I think we must agree to disagree.  I do not share at all the idea that
grammar or spelling are simply "niceties" or that they are separate from
clarity, thought, or conceptualization.  I think that one of the most serious
reasons students have trouble writing is that sentence-level writing has
been tracked into simplistic notions of rules and disconnected from both
genuine expression and genuine communication.

Date sent:              Mon, 19 May 2003 18:25:06 +0100
Send reply to:          "T. S. Eliot Discussion forum." <[log in to unmask]>
From:                   George Carless <[log in to unmask]>
Subject:                Re: Journey of the Magi
To:                     [log in to unmask]

> As I am guilty of quoting Eliot from memory without checking the source,
> as Marcia pointed out, and therefore misquoting, I am not in a position
> to be pedantic about this.  But I disagree completely with the idea that
> the way email evokes slippage is a good thing.  I think when people are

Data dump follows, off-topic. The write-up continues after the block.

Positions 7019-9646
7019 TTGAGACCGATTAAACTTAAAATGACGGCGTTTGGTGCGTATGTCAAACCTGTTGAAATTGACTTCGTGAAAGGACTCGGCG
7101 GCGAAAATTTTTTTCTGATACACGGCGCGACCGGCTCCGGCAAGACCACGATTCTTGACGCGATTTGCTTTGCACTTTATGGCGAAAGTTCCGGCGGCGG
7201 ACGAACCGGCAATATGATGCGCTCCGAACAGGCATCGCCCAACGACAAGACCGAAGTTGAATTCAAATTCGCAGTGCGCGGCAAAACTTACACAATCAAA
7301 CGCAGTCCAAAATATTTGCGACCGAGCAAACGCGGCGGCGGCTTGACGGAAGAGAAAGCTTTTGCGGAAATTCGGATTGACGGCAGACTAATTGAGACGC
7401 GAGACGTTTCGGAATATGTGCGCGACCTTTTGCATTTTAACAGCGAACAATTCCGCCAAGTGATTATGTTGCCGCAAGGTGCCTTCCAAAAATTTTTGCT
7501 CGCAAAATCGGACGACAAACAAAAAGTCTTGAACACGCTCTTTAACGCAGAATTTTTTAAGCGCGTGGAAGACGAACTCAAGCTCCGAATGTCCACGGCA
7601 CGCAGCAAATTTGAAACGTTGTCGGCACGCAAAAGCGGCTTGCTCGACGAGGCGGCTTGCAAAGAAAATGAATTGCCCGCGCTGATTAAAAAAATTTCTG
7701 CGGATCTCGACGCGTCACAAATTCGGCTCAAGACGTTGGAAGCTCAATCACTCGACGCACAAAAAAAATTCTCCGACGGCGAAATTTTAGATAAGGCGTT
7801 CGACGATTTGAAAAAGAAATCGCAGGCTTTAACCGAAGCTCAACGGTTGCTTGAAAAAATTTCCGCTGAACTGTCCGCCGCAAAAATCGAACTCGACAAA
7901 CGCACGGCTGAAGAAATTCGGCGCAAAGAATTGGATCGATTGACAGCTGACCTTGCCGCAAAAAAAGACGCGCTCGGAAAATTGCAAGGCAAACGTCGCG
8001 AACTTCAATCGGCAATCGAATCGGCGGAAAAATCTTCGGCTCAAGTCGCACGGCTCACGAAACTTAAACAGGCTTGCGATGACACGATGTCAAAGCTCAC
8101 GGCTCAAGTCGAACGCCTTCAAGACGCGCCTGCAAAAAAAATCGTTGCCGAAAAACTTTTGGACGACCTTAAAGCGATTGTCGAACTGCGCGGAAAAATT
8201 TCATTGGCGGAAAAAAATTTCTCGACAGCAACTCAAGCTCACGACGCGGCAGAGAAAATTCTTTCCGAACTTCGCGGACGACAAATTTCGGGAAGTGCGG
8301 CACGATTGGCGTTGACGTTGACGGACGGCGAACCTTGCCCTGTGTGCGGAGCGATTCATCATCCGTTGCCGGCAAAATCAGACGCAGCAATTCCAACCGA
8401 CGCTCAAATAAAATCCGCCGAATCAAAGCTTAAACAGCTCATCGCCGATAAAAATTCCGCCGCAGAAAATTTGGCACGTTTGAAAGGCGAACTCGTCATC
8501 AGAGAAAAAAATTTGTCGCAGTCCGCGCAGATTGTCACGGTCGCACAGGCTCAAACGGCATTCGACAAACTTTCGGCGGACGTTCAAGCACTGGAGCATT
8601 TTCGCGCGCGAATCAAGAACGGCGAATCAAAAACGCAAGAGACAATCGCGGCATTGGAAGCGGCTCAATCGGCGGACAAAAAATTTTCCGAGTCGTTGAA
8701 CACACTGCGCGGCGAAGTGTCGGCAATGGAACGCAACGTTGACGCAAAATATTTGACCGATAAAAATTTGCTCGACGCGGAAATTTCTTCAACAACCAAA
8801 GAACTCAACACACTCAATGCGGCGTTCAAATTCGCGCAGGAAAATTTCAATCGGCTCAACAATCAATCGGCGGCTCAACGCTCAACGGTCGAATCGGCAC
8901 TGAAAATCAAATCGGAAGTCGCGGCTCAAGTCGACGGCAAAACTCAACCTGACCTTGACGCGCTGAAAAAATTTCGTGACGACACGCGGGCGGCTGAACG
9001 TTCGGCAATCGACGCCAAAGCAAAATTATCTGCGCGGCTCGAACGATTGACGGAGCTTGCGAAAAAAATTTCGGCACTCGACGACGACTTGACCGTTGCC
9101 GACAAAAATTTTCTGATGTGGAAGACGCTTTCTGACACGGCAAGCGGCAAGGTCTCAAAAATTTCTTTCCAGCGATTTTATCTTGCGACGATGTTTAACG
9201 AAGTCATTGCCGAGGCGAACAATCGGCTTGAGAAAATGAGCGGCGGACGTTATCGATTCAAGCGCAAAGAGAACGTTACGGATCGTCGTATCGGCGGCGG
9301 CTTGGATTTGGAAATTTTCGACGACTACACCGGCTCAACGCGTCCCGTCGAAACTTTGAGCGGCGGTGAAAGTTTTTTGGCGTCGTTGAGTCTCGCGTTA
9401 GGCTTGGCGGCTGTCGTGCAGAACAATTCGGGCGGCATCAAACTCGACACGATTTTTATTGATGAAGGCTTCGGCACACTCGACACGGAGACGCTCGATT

> having a conversation, they do think and take care, and I think writing
> always needs to be treated with care even to seem like a conversation.
> I agree about mean-spirited challenges to others, but that is quite
> different from agreeing that fast typing without much attention is a
> good thing.  Why is it good?  It let me misquote and so quite
> misrepresent Eliot's care, though that was my interest.  So I won't
> quote again without checking or making clear that I am paraphrasing from
> memory.  Love of language is not pedantry.

No, it's not.  But too much worry about such things as incorrect spellings
or the niceties of grammatical usage can get in the way of constructive
discussion.  There's a difference between exercising care when writing,
and setting out to play the grammar nazi for everyone else's posts, and
I'd emphasize again that I'm *not* merely saying "attention to language
doesn't matter", but rather that I think it serves us all better when
people spend their energy in -- fancy this -- discussing Eliot or his
criticism or his poetry, rather than in nit-picking for others.  And I
would generally say that lively discussion, even if not always technically
perfect, is more rewarding than an atmosphere in which some people may
lack confidence in posting lest they be gunned down by a resident grammar

And, ultimately, language should serve us, and not the other way around. I
think that if someone's meaning is unclear then it's fair and right to ask
-- politely -- for explication.  But often the tendency seems towards the
anal-retentive.. and most often (as always tends to be the case) the
greatest culprits are those who in fact have the least to really say.